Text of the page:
The leaders of the Senate Select Committee on Intelligence are "close" to reaching agreement on a cybersecurity information-sharing bill with liability protection for industry that is designed to win the support of 60 or more senators, according to Jack Livingston, the panel's minority counsel.
Livingston spoke today at an American Bar Association breakfast, saying afterward that Chairman Dianne Feinstein (D-CA) and Vice Chairman Saxby Chambliss (R-GA) might agree on the bill within a month. A new effort by Feinstein and Chambliss to craft a "bipartisan approach" could succeed where previous legislative attempts have failed, he said.
"We've been working on information sharing for years," Livingston said. "What's different this time, though, is the chairman and the vice chairman are trying to work together. There is a lot of interest on our committee right now about getting a bill done. We have some pretty key senators on our committee."
He cited Sen. Susan Collins (R-ME), a "huge player in the cybersecurity arena," as well as Sen. Tom Coburn (R-OK); Sen. John Rockefeller (D-WV), who has previously spearheaded cybersecurity legislation; and relative newcomer Sen. Angus King (I-ME).
Brian Weiss, a spokesman for Feinstein, confirmed that she and Chambliss have been working together "for a while"on an information-sharing bill that provides some liability protections. Weiss said he could not provide a firm timetable for when those negotiations might conclude.
Although "a lot of political realities" could pose an obstacle, the aim is to win approval for the bill in the full Senate this year, Livingston said at the breakfast, hosted by the ABA's Committee on Law and National Security. If the committee leadership puts forth a bill, it would be up to Senate Majority Leader Harry Reid to schedule a vote, he said, noting that its successful passage could enable a conference process with a House cybersecurity bill.
The legislation, he said, should outline a "neighborhood watch" approach with the public and private sectors that uses liability protection to enable sharing of threat information by eliminating the risk that companies' participation might trigger prosecution from the Justice Department. The bill should also eliminate the risk of sensitive proprietary information shared with the government being subject to release through ordinary Freedom of Information Act requests, he said.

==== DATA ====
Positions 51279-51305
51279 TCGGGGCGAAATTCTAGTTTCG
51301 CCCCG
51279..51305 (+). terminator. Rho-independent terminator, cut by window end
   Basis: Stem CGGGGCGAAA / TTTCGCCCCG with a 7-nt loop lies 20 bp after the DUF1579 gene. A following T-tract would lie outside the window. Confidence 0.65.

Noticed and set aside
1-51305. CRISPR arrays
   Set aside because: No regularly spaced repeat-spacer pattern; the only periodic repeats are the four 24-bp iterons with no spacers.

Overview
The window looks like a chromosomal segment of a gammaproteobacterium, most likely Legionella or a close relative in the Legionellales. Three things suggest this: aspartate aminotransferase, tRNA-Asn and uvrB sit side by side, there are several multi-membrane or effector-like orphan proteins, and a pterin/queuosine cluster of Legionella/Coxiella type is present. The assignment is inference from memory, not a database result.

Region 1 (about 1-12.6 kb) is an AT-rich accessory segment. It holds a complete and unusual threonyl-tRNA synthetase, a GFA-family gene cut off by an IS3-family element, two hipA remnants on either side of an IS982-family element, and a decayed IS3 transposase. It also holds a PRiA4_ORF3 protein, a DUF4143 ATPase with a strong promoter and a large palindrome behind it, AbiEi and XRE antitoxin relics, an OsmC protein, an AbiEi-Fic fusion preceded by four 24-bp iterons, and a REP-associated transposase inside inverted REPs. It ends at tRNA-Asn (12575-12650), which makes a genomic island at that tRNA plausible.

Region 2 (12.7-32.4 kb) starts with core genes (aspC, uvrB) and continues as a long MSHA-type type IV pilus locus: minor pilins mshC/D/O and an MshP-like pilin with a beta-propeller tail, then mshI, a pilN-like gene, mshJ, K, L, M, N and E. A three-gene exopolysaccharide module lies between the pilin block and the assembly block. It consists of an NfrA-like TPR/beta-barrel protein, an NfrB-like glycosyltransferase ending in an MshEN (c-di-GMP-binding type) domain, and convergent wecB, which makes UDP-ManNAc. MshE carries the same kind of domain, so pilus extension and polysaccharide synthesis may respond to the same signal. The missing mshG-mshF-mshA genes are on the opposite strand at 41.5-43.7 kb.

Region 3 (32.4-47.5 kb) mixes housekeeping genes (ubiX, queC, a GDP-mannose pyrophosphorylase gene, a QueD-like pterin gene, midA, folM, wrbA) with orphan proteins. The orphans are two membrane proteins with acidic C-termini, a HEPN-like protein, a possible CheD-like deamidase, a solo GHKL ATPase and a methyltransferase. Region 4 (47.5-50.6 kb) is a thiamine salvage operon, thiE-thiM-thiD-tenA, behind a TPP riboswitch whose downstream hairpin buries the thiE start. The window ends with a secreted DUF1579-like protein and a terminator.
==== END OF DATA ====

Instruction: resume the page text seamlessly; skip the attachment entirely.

Livingston said legislation should provide companies with clear authorization to search and monitor their networks and systems for malicious cyber threats, to conduct "self defense" and use "countermeasures" on their systems, to share information and countermeasures with the federal government and other entities, and to use that information.
Livingston also said the bill should accelerate the government's ability to declassify threat information. Further, he said, the government must avoid situations in which a company shares data only to have it suddenly classified and subject to counterproductive restrictions.
On the subject or privacy concerns, he said a lot of the "magic" in national security legislation "happens in the definitions." Carefully and narrowly defining threat information and indicators will set the parameters for what will be shared and mitigate the risk of generating privacy concerns, he said.
Livingston argued against including "use limitations" that would prevent data from being used for law enforcement or national security purposes. As for liability protection, he argued against inserting words like "reasonable" that could "inadvertently" create "a cause of action." He also asserted that affirmatively including a "good-faith defense" would imply a cause of action, "guarantee a jury" and create "unfair" expenses for defendants.